It was New Years Eve 2019, and my (now estranged) husband and I were walking through seemingly endless arrondissements of Paris. Macron was fighting with his people again, and as a result, the metro was running intermittently at best, but in reality, it was entirely shut down. We had a solid hour-long walk to our hotel, and in order to fill the time, we started with philosophical chats and it wasn’t until we sat down at a café to refuel that we started discussing mortality over pastries. It seemed appropriate, given that we were in Paris, after all.
“Wait… so you’ve never had someone you know die?” He looked at me inquisitively, wiping stray croissant crumbs from his face. When I admitted that no, I had thankfully never dealt with a loss like that he muttered, “I’m not looking forward to being there when it happens.”
To his credit, I’m existential at the best of times, and knee-deep in a miserable crisis at the worst. It’s been that way since I was ten years old and wrote in my journal, “Things have been chaotic lately, sometimes I wish I had a secret hiding spot where I could be alone,” and it doesn’t seem to be improving as I get older.
He was right, by the way. He would not have enjoyed being there for it, and I’m glad that for his sake, he wasn’t.
In January I lost my grandmother, without warning, within the span of a week.
Maybe not entirely without warning. I started to prepare to lose her in 2018, when we got confirmation that she had Alzheimer’s, and ever since then I have been slowly prepping myself to deal with the shock of losing her, whether due to a diminished mental capacity, or something more permanent.
I went so far as to buy a book on dealing with grief, naïvely thinking that I could strengthen myself in preparation. As if the brain works like that… but I tried. I imagined it. I spent time meditating on it and therefore pre-emptively crying over it.
Once, in August of 2019, I was having a particularly aggressive breakdown thinking about the future loss. My phone rang and I picked up, holding back the telltale quiver in my throat, and said, “Hello?”
“Hi, you messaged me about the typewriter for sale. You can pick it up tomorrow if you’re still interested.”
I immediately confirmed. “Perfect,” she replied, “By the way, my name is Carmen. I’ll see you tomorrow.”
I hung up the phone and looked upwards. I laughed at some great unknown joke, wiped my face, and got up to carry on with my day.
She wasn’t gone then, but I still chose to see it as a sign. My grandmother’s name was Carmen.
I called her in December, as her birthday had just passed. We spoke in length because she was having a good day, it seemed. She sat on the stairs in the house lovingly designed and built by my grandfather and gazed tenderly into the phone. “I love you, I love you, I love you.” I repeated the sentiment, full of emotion, and we stared at each other in silence for a moment.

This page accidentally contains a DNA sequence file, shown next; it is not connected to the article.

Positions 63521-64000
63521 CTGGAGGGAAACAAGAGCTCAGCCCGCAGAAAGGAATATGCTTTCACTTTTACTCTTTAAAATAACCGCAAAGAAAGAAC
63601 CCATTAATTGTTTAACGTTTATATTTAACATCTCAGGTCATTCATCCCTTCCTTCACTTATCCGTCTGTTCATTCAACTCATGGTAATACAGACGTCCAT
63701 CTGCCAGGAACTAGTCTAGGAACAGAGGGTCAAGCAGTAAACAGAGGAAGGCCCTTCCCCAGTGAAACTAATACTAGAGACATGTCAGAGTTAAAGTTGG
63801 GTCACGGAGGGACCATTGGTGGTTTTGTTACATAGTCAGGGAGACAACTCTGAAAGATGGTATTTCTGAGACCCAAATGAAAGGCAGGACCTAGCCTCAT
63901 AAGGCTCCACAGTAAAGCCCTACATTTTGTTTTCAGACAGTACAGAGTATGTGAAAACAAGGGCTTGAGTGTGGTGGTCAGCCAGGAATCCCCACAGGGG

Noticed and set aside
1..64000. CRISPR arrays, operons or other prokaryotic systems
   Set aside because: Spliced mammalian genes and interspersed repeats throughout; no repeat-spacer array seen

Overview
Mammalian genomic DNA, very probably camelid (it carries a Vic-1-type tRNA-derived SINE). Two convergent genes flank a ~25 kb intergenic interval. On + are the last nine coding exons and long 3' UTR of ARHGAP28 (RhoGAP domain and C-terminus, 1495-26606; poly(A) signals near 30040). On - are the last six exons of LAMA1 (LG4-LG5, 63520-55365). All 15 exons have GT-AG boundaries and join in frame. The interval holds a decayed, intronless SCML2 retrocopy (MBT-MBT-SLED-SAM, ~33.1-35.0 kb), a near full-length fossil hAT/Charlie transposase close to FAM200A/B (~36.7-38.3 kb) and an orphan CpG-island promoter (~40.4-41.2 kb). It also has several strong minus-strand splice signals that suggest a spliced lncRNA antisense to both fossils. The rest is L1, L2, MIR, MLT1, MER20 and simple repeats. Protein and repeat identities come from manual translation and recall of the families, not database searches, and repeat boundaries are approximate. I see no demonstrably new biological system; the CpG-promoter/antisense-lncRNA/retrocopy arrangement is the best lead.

“Okay,” she said, with an air of finality, “Let’s not say it again in case we start crying.”
It was the last conversation I would have with her.
Everything went downhill from there. First, the message that she was having a “bad day,” which was to be expected given the advanced stage of Alzheimer’s she had by this point.
Then, another message. She was incoherent and put to bed. She was out of it. She’d had a stroke. Several strokes. She was in the hospital. Early morning hours my time, squinting into the harshly illuminated screen. “There’s no easy way to say this…” Crumpling back into bed. She’ll never be the same. No chance of recovery. Crammed in a hospital hallway because the rooms were too full of Covid patients. Endless tears, the thought of her alone in a sterile hallway swallowing me whole. They found her a room. They aren’t feeding her anymore. Pain management. Palliative care. She’s resting comfortably. She’s surrounded by loved ones. She can still hear, send a voice message, send anything, make your brain create poetry, conjure up a happy memory through this fog of pain and send her something hopeful you fuck, you’re going to regret this. Consumed by guilt. Why didn’t you visit for almost two years? You selfish bitch. She loved you, she missed you. What else in the world could have been more important? Anxiety, crying, pain, waves of worry. Reminiscing. The priest is in there with her now. Her breathing is shallow. No, no, no, pumping imaginary brakes on a sure-fire implosion. I’m so sorry you lost her. No. She’s at peace now. No. I’m falling apart. I lose touch with time. Reality. Senses. It all comes crashing down in tidal waves of regret.
And pain. The most exquisite, gut wrenching pain I’ve ever had the pleasure of experiencing. A sneaky pain, that sometimes vanishes entirely, letting me think maybe I’ve dealt with it, until it comes barging back in, and it’s brought friends! Resentment, guilt, anger, denial, rage, sadness… and pain, the ringmaster of it all.
Now that the thread has been pulled, it isn’t just pain, but fear. I know what it feels like, so now, who will be next? Who will I lose? Embarrassment eats me up because after three decades this is the first loss I’ve been dealt, living my own sheltered existence, but the ultimate lesson in finality has arrived.
My pain isn’t a path to an eventual ending point. It never is. My pain is a wave. Sometimes I can adjust and ride it as it swells, and allow it to sightlessly carry me forward. Other times a small misstep drags me under, and the current sweeps me into an endless whirlpool of sorrow, a hollow cacophony of sadness.
Every call we had she asked me to come home and I always laughingly changed the subject. Now I lay in bed most nights, full of self-loathing, knowing that I invested my time and energy in the wrong things, the wrong people, and that the clock has run out on my ability to change my choices.